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The political legitimacy and policymaking influence of the medical profession have greatly declined in American society over the past 30 years. Despite speculation about the causes, there has been little empirical research assessing the different explanations. To address this gap, data collected in 1995 are used to compare attitudes of the American public and policy elites toward medical authority. Statistical analyses reveal that (1) elites are more hostile to professional authority than is the public; (2) the sources of declining legitimacy are different for the public than they are for policy elites; and (3) the perceptions that most threaten the legitimacy of the medical profession pertain to doubts about professional competence, physicians’ perceived lack of altruism, and limited confidence in the profession’s political influence. This article concludes with some speculations about the future of professional authority in American medicine.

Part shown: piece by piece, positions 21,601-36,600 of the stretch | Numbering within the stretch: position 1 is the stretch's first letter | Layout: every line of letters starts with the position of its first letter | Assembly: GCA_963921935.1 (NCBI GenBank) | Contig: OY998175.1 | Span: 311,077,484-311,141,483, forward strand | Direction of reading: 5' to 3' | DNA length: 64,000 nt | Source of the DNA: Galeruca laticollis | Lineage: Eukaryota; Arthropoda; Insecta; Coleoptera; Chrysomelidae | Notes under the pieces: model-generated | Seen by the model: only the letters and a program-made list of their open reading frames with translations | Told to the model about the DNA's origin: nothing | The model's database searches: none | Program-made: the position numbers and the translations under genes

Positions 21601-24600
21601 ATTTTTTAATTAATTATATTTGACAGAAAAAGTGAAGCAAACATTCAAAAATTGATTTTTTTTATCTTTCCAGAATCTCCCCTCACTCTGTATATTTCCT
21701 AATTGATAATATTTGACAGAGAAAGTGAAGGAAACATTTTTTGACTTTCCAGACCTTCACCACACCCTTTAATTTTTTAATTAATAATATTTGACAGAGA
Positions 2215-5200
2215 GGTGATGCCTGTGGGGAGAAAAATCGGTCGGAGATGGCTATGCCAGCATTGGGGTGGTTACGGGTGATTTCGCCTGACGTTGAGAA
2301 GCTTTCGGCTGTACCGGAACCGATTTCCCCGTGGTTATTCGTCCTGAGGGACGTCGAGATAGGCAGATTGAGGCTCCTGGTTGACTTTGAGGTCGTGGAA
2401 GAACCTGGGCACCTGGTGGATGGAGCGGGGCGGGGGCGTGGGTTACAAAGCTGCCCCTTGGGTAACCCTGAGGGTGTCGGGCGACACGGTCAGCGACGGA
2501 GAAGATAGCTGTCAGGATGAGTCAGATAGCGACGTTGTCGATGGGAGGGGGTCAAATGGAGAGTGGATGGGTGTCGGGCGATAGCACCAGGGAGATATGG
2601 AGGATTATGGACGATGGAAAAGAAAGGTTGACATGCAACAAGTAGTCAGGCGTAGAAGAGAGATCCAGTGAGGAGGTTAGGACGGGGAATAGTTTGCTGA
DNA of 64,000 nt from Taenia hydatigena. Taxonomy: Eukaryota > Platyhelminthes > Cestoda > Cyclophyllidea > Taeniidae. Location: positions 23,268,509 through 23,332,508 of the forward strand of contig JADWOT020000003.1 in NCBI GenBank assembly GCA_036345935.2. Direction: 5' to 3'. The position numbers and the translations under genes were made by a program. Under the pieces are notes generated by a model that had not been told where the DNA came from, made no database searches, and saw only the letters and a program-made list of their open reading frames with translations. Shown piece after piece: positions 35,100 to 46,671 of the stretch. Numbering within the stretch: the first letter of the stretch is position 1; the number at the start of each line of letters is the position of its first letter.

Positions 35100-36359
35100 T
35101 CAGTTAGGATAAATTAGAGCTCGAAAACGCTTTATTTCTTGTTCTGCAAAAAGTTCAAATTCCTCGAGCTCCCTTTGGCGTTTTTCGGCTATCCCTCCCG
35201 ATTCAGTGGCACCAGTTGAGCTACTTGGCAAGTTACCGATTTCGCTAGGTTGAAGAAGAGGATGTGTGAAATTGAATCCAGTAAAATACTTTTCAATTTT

Author(s): Mark Schlesinger
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Volume 80, Issue 2 (pages 185–235) DOI: 10.1111/1468-0009.t01-1-00010 Published in 2002
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The Milbank Quarterly’s multidisciplinary approach and commitment to applying the best empirical research to practical policymaking offers in-depth assessments of the social, economic, historical, legal, and ethical dimensions of health and health care policy.